Negative symptoms

What are negative symptoms of schizophrenia?

Negative symptoms of schizophrenia refer to an absence of normal functions. These include a scarcity of facial expressions of emotion, reduced frequency and range of gestures and voice modulation, restricted eye contact, poverty of speech (alogia), reduced social interaction, reduced motivation (avolition), poor hygiene, and reduced experience of pleasure (anhedonia) which is often manifested as scarcity of recreation, inability to experience closeness, and reduced interest in any sexual activity. Deficit schizophrenia is a subtype of schizophrenia with persisting negative symptoms that is described by specifically defined assessments used primarily in research.

What is the evidence for negative symptoms?

Moderate to low quality evidence indicates negative symptoms occur in 50-90% of people with first-episode psychosis. This estimate decreases to 35-70% with treatment, but 20-40% of first-episode patients have persisting negative symptoms. There were more severe negative symptoms in patients with a family history of psychosis than in patients without a family history of psychosis.

Moderate to high quality evidence shows people with chronic schizophrenia report more anhedonia, and less consummatory and anticipatory pleasure than controls. There were small to medium-sized associations between more overall negative symptoms and more episodic memory deficits, more depression symptoms, less insight, and less motivation.

Moderate to high quality evidence finds deficit syndrome is apparent in around one-third of people with chronic schizophrenia. Deficit syndrome is associated with greater severity of negative and disorganised symptoms and less severity of mood symptoms. Deficit schizophrenia is more likely to occur in males than in females.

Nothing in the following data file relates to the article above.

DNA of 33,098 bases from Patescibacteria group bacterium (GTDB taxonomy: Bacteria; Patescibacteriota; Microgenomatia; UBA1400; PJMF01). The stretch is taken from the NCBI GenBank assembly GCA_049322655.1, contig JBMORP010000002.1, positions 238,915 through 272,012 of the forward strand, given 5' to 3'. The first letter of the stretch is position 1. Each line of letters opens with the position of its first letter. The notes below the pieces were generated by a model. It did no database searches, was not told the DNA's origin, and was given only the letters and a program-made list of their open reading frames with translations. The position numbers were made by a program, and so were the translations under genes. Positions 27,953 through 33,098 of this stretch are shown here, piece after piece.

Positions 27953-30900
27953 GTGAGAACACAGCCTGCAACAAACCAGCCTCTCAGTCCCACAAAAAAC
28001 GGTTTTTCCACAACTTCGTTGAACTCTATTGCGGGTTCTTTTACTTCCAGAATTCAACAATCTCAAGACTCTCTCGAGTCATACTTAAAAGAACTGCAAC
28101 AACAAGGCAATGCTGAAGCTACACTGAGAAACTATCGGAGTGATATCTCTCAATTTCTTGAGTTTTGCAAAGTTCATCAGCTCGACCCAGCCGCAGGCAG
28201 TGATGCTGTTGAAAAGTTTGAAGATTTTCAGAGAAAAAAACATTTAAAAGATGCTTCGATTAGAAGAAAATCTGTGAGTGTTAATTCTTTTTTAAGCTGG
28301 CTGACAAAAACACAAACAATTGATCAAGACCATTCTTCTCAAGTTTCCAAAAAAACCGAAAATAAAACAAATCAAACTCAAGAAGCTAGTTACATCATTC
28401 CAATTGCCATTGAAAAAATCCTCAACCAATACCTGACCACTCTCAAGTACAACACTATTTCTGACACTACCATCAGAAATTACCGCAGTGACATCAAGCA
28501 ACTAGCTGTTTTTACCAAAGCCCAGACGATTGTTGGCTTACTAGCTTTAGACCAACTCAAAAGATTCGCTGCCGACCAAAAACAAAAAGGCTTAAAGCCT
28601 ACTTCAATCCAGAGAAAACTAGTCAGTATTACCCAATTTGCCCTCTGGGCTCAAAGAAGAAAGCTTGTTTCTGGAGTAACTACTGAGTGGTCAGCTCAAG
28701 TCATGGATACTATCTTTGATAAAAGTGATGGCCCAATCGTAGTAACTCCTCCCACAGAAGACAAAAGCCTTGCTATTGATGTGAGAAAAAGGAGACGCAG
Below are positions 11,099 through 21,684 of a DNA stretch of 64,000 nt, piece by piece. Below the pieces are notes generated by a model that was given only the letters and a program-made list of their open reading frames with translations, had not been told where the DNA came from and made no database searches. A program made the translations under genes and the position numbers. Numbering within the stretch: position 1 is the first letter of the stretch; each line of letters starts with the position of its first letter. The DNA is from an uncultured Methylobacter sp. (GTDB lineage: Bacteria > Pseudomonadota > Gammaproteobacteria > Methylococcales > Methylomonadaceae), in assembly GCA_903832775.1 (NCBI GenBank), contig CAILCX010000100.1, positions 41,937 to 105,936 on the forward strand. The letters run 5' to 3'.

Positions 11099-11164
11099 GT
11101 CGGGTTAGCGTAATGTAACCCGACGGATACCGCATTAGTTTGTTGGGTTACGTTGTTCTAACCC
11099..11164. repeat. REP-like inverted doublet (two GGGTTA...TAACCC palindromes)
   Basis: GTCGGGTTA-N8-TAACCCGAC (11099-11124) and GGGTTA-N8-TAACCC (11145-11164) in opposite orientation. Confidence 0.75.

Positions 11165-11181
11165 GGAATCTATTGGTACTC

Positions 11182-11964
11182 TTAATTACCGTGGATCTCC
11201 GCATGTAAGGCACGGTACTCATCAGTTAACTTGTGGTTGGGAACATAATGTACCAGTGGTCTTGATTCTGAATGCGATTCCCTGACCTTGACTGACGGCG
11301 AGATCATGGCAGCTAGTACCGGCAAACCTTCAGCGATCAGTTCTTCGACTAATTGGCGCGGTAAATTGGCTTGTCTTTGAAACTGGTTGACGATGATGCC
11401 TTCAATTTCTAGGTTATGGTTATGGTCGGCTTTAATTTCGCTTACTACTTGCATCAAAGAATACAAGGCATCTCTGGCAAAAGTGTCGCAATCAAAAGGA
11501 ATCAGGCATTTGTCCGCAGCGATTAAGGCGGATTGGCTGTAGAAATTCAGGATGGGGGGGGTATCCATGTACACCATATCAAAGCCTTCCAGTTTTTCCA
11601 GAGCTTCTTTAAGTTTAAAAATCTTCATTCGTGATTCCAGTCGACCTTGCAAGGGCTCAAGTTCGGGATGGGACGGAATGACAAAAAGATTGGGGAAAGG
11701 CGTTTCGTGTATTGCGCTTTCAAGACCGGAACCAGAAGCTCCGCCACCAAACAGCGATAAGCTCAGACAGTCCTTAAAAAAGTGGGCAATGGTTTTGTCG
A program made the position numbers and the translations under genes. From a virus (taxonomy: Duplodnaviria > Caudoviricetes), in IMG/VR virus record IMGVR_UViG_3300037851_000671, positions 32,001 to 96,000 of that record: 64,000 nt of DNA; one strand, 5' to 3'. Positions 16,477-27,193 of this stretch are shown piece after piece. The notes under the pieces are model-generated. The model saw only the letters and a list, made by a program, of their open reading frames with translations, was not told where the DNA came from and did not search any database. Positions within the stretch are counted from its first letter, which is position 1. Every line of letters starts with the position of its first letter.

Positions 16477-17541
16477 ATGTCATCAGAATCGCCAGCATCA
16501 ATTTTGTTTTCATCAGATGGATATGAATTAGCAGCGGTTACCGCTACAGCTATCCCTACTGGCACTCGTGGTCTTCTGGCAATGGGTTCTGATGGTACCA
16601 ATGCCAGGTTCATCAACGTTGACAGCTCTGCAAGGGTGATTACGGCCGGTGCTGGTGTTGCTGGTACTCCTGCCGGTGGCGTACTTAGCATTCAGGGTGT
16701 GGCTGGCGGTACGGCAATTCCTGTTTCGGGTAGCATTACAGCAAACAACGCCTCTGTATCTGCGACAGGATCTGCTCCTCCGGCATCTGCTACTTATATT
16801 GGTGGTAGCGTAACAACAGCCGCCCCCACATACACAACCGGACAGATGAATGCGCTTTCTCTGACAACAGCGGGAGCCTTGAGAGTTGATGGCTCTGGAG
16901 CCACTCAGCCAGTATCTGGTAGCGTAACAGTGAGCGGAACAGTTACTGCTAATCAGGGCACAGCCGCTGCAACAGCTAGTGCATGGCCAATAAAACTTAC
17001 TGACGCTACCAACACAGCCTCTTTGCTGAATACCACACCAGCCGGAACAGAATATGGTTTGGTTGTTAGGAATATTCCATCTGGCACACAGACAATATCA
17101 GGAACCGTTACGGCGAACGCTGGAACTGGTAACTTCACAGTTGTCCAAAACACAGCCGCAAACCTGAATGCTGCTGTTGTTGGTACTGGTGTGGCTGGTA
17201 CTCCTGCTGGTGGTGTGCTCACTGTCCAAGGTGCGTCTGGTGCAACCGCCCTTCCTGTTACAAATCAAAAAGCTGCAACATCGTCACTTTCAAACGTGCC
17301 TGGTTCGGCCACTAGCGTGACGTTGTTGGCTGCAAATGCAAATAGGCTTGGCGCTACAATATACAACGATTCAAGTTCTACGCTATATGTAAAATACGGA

Moderate quality evidence finds large effects of longer pauses and less spoken time in people with schizophrenia compared to controls. There were medium-sized effects of lower speech rate and less pitch variability. No differences were found for pitch, intensity variability, duration of utterance and number of pauses. Significant associations were found between more negative symptoms and less pitch variability, greater flat affect, less time spoken, more alogia, and more duration of pauses.

Moderate to high quality evidence found no differences in negative symptoms between people with schizophrenia and current cannabis and/or nicotine use and people with schizophrenia with no cannabis and/or nicotine use. However, there was a small to medium-sized effect of less severe negative symptoms in people with schizophrenia who recently abstained from cannabis use.

March 2022

Image: ©Igor Stevanovic –

Last updated at: 4:06 pm, 21st March 2022
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